The science of religion | Where angels no longer fear to tread | Economist.com: "Science and religion have often been at loggerheads. Now the former has decided to resolve the problem by trying to explain the existence of the latter"Yeah but can the latter explain the former? How about "Goddidit"? God creates the scientist who questions the existence of God, or the atheist who doesn't believe God exists at all. So, why did God do it? Why did He/She/It allow a creature openly defiant of Him/Her/It to come into existence? Why allow the circle to be broken?
Religion can't explain science, not to any particular level of satisfaction. But science, meanwhile, is out to explain religion, and it's been doing it for the past 6 months.
Are the scientists studying you right now? Can you feel their cold data-collecting hands at the nape of your neck? No? Well no one can feel intercessory prayer either, so it's just as well.
“Explaining Religion”, as the project is known, is the largest-ever scientific study of the subject. It began last September, will run for three years, and involves scholars from 14 universities and a range of disciplines from psychology to economics. And it is merely the latest manifestation of a growing tendency for science to poke its nose into the God business.Recent fMRI data has shown that people who are expert liars...that is, they do it all the time...have many more neuronal connections than your average Joe. It's like they can think of an answer...a lie...to your request for a date without giving it a second thought - literally. I wonder if the same can be said for believers? Are they really professional liars? These scientific studies may just find the answer.
Dr Azari was expecting to see activity in the limbic systems of the Christians when they recited the psalm. Previous research had suggested that this part of the brain (which regulates emotion) is an important centre of religious activity. In fact what happened was increased activity in three areas of the frontal and parietal cortex, some of which are better known for their involvement in rational thought.But don't throw out the frontal and parietal cortex with the bath water...at least not just yet. To the faithful, God is a fact just like gravity is a fact. The bible and its interpreters provide all the references needed to support this fact, just like scientists need to cite sources when supporting their work. You can call it deceit or you can call it truth, but the stage is set for inculcating God into the mind and God, then, becomes another rational thought. It's especially effective when the mind is blank and receptive. A baby will do. People will believe in God just like we know there's someone named Chen in China. These are the thoughts that don't need evidence to support them...they're just facts of life.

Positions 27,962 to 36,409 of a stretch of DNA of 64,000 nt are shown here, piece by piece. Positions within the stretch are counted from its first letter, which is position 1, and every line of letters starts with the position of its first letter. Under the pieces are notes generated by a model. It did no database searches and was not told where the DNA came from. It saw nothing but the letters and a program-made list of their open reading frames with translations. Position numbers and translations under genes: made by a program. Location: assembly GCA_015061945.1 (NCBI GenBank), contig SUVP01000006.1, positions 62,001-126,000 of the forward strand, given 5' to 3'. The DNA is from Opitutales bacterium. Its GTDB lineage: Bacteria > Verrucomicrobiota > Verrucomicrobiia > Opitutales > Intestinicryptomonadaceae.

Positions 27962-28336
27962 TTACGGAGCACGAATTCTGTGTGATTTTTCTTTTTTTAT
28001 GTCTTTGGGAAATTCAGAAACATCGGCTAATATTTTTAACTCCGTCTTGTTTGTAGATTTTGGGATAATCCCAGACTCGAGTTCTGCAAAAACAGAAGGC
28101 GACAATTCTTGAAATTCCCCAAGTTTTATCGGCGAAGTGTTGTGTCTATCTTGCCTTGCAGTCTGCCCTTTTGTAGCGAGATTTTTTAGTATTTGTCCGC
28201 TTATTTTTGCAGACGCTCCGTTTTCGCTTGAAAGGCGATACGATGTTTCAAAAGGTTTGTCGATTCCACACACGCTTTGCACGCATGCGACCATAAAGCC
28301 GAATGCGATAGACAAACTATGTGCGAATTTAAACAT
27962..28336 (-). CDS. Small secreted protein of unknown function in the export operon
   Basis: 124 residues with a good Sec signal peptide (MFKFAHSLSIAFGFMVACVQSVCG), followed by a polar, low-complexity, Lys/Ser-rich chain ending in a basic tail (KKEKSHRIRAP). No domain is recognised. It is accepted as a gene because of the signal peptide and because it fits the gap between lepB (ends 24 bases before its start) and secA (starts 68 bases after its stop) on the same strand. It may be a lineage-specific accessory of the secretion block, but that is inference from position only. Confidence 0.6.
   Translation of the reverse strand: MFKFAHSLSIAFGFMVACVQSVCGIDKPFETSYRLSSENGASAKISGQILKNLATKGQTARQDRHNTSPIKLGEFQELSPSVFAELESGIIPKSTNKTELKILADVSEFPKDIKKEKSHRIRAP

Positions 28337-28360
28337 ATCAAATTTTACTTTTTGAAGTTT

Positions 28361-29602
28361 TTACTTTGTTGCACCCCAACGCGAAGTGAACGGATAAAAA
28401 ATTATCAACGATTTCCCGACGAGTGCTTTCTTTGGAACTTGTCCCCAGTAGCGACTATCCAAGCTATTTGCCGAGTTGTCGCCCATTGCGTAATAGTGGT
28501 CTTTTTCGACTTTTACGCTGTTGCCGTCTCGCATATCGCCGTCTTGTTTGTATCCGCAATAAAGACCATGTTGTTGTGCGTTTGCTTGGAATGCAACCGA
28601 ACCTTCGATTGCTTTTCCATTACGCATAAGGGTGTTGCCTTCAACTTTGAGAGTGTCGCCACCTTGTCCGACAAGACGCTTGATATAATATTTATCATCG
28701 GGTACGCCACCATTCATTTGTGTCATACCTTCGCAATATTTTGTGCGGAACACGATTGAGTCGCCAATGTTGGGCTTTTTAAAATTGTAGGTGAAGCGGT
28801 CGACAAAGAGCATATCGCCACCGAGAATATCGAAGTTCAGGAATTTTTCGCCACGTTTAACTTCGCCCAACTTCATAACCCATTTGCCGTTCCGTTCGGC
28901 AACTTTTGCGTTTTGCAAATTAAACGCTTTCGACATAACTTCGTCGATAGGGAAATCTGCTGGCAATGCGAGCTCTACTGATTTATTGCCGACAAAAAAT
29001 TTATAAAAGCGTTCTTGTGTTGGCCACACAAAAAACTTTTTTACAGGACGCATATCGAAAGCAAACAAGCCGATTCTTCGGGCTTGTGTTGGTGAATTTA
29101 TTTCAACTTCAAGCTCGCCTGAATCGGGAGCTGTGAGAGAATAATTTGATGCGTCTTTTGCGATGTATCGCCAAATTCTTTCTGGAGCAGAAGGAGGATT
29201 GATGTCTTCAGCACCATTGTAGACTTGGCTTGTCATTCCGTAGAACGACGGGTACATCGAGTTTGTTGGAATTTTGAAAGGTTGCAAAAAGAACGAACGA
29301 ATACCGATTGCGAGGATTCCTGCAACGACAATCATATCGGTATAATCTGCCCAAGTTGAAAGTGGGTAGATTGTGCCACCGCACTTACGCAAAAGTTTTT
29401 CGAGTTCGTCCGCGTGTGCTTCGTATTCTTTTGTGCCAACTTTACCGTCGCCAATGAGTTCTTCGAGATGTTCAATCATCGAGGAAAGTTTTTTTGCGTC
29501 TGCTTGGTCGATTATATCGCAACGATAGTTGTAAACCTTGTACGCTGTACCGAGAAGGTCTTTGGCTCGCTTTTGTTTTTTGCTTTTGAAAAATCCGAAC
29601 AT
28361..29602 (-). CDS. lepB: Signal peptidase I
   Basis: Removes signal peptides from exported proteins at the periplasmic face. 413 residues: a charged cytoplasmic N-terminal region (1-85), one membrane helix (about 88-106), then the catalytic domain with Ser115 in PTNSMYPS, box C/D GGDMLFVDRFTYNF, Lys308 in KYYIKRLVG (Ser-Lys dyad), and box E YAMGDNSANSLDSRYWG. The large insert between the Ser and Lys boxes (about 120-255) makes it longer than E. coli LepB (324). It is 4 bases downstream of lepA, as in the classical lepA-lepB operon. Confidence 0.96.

So maybe that's where the real problem lies. Nobody believes Chen created the world, life, and all that jazz, so we don't go out looking for evidence of his existence. Nothing is competing for Chen's spot in our parietal cortex. But God's seat in that quivering gray mass of jelly is at risk of being upset by science. You know, the relatively new kid on the block? Science, all of a sudden, seems more rational than God because Science seeks to answer questions all the while acknowledging that it doesn't know everything. You can't say that with God. God is the end all, be all of everything. And just like our universe isn't really expanding into anything, there is no creator of God (though I would challenge you to provide a good explanation for this, complete with equations). When you're humble, it's easy to say that you don't know everything. But when you're faithful, you allow yourself to know some things without question and without proof. You know you have a soul and that there's a heaven and you're just part of God's plan. You know things that you can't possibly know because you've never seen the evidence, you've never been shown the proof, and you may never escape your belief to experience the true beauty of the world around you.
But one day, your children will. Or their children.
Will the scientists find a vast network of liars neurons in believers? Probably not. Their creativity goes only as far as the bible will allow. In fact, I doubt we will find anything of significance from these studies, except for the cases of people who are extremely religious, by which I mean crazy religious. Their brain wave patterns would probably not be distinguishable from your average loon. The normalcy of the data will only serve to egg religion on. My guess is that the only tangible fodder for studying religion will be found in the arena of social and cultural evolution. But that's a subject for another post.